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      Five-Year Risk of Stroke after TIA or Minor Ischemic Stroke

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      New England Journal of Medicine

      New England Journal of Medicine (NEJM/MMS)

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          Ticagrelor versus Aspirin in Acute Stroke or Transient Ischemic Attack.

          Ticagrelor may be a more effective antiplatelet therapy than aspirin for the prevention of recurrent stroke and cardiovascular events in patients with acute cerebral ischemia.
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            Population-based study of disability and institutionalization after transient ischemic attack and stroke: 10-year results of the Oxford Vascular Study.

            Long-term outcome information after transient ischemic attack (TIA) and stroke is required to help plan and allocate care services. We evaluated the impact of TIA and stroke on disability and institutionalization over 5 years using data from a population-based study. Patients from a UK population-based cohort study (Oxford Vascular Study) were recruited from 2002 to 2007 and followed up to 2012. Patients were followed up at 1, 6, 12, 24, and 60 months postevent and assessed using the modified Rankin scale. A multivariate regression analysis was performed to assess the predictors of disability postevent. A total of 748 index stroke and 440 TIA cases were studied. For patients with TIA, disability levels increased from 14% (63 of 440) premorbidly to 23% (60 of 256) at 5 years (P=0.002), with occurrence of subsequent stroke being a major predictor of disability. For stroke survivors, the proportion disabled (modified Rankin scale >2) increased from 21% (154 of 748) premorbidly to 43% (273 of 634) at 1 month (P<0.001), with 39% (132 of 339) of survivors disabled 5 years after stroke. Five years postevent, 70% (483 of 690) of patients with stroke and 48% (179 of 375) of patients with TIA were either dead or disabled. The 5-year risk of care home institutionalization was 11% after TIA and 19% after stroke. The average 5-year cost per institutionalized patient was $99,831 (SD, 67 020) for TIA and $125,359 (SD, 91 121) for stroke. Our results show that 70% of patients with stroke are either dead or disabled 5 years after the event. Thus, there remains considerable scope for improvements in acute treatment and secondary prevention to reduce postevent disability and institutionalization.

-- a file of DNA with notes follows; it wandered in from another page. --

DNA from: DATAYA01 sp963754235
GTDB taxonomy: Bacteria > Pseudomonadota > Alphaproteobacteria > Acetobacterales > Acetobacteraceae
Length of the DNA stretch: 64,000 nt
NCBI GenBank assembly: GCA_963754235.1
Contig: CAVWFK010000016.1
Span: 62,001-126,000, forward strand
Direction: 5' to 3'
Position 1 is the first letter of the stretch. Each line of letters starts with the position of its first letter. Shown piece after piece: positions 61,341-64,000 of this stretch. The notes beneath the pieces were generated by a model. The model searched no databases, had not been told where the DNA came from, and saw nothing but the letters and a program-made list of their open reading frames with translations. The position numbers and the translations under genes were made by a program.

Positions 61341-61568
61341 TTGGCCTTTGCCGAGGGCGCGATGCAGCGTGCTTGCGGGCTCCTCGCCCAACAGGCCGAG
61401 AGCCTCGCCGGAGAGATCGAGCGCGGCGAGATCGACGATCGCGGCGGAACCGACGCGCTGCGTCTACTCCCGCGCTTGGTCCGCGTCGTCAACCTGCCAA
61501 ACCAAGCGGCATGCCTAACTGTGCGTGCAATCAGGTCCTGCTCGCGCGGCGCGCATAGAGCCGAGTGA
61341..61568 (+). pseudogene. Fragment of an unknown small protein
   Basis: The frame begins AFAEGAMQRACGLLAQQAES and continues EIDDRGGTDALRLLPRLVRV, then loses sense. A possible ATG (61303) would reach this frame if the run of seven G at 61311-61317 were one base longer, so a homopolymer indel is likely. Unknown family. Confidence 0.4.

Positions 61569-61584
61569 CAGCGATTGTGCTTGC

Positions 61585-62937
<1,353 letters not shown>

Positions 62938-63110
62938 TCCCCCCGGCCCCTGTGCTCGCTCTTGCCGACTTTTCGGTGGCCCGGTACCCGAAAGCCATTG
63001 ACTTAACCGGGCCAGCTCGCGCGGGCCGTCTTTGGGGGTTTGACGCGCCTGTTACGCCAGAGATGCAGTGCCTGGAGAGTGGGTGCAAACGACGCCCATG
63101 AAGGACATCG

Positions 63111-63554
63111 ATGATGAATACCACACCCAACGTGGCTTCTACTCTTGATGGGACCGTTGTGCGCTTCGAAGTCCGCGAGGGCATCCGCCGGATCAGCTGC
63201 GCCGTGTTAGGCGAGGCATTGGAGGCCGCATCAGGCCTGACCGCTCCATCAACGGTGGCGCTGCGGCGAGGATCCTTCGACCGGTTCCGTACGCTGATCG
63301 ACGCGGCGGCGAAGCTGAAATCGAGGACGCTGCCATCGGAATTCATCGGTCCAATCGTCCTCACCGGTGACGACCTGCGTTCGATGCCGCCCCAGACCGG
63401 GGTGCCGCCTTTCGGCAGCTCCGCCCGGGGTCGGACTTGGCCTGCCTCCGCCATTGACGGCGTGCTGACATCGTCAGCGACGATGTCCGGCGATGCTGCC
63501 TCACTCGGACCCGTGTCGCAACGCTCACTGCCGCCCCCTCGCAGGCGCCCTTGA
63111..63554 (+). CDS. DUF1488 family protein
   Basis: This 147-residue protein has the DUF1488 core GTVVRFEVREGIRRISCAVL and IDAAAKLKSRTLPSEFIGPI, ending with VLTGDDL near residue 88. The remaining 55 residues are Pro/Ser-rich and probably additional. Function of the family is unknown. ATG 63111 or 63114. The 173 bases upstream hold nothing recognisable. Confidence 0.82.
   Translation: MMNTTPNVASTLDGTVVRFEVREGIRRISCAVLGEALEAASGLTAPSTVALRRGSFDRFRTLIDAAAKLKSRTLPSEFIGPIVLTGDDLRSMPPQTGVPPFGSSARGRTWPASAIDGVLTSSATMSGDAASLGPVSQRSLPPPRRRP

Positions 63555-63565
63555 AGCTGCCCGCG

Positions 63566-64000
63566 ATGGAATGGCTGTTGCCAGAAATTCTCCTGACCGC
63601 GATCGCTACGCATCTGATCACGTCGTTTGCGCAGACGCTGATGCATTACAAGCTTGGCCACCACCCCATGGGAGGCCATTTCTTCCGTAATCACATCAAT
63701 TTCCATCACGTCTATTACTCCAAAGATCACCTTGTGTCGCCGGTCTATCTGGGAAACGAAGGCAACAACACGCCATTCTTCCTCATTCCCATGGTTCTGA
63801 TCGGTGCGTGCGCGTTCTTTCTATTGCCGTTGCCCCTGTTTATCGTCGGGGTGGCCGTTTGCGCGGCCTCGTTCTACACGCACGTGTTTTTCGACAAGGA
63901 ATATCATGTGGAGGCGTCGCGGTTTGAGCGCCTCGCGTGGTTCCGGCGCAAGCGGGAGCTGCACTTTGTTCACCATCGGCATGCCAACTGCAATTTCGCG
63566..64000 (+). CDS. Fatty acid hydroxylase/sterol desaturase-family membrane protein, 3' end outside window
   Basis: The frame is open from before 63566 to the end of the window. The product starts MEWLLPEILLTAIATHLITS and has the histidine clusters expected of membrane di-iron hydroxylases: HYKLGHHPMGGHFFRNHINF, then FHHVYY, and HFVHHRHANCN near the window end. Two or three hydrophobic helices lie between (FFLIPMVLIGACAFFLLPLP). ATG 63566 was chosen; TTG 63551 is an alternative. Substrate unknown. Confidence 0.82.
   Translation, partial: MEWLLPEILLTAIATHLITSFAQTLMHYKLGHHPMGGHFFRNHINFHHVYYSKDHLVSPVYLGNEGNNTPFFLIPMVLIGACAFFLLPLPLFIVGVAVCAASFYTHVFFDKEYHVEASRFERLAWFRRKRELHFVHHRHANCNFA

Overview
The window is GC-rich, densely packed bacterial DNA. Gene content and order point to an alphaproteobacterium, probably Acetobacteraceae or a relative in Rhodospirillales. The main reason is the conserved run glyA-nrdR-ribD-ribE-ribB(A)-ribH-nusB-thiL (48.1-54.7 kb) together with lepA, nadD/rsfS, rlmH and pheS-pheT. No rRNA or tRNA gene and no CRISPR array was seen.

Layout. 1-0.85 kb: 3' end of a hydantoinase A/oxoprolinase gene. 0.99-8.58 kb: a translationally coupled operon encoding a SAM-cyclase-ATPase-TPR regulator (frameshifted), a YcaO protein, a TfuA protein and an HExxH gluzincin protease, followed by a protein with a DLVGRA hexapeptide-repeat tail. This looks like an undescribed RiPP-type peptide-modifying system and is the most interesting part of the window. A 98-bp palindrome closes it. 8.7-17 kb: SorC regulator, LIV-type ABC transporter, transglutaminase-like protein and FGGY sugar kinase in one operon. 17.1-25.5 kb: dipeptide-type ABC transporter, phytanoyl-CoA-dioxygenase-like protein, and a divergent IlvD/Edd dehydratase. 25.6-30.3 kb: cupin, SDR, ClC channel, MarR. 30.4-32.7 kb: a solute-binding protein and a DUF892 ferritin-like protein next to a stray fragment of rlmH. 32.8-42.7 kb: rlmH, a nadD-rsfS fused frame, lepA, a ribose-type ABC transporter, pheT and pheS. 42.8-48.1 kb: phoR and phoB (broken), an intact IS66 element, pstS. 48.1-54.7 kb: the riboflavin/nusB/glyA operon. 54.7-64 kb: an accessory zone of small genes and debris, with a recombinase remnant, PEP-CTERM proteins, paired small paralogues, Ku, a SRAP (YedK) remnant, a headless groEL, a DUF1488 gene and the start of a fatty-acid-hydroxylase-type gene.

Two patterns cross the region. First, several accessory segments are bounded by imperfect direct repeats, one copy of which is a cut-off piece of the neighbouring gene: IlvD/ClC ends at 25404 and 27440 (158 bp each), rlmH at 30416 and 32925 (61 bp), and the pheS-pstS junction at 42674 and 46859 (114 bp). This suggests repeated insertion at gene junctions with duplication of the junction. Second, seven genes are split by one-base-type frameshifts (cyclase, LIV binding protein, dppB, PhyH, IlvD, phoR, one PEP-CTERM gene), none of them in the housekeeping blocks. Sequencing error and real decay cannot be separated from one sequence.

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              Efficacy and safety of ticagrelor versus aspirin in acute stroke or transient ischaemic attack of atherosclerotic origin: a subgroup analysis of SOCRATES, a randomised, double-blind, controlled trial.

              Ticagrelor is an effective antiplatelet therapy for patients with coronary atherosclerotic disease and might be more effective than aspirin in preventing recurrent stroke and cardiovascular events in patients with acute cerebral ischaemia of atherosclerotic origin. Our aim was to test for a treatment-by-ipsilateral atherosclerotic stenosis interaction in a subgroup analysis of patients in the Acute Stroke or Transient Ischaemic Attack Treated with Aspirin or Ticagrelor and Patient Outcomes (SOCRATES) trial.
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                Author and article information

                Journal
                New England Journal of Medicine
                N Engl J Med
                New England Journal of Medicine (NEJM/MMS)
                0028-4793
                1533-4406
                May 16 2018
                May 16 2018
                Affiliations
                [1 ]From Assistance Publique–Hôpitaux de Paris (AP-HP), Department of Neurology and Stroke Center (P.A., P.C.L., L.M.T., J.L., P.-J.T.), and the Department of Cardiology (P.G.S.), Bichat Hospital, INSERM Laboratory for Vascular Translational Science–Unité 1148, Département Hospitalo-Universitaire Fibrose Inflammation Remodelage, Université Paris-Diderot, Sorbonne-Paris Cité, and AP-HP, Department of Biostatistics, Université Paris-Diderot, Sorbonne-Paris Cité, Fernand Widal Hospital (É.V.), Paris, and...
                Article
                10.1056/NEJMoa1802712
                © 2018
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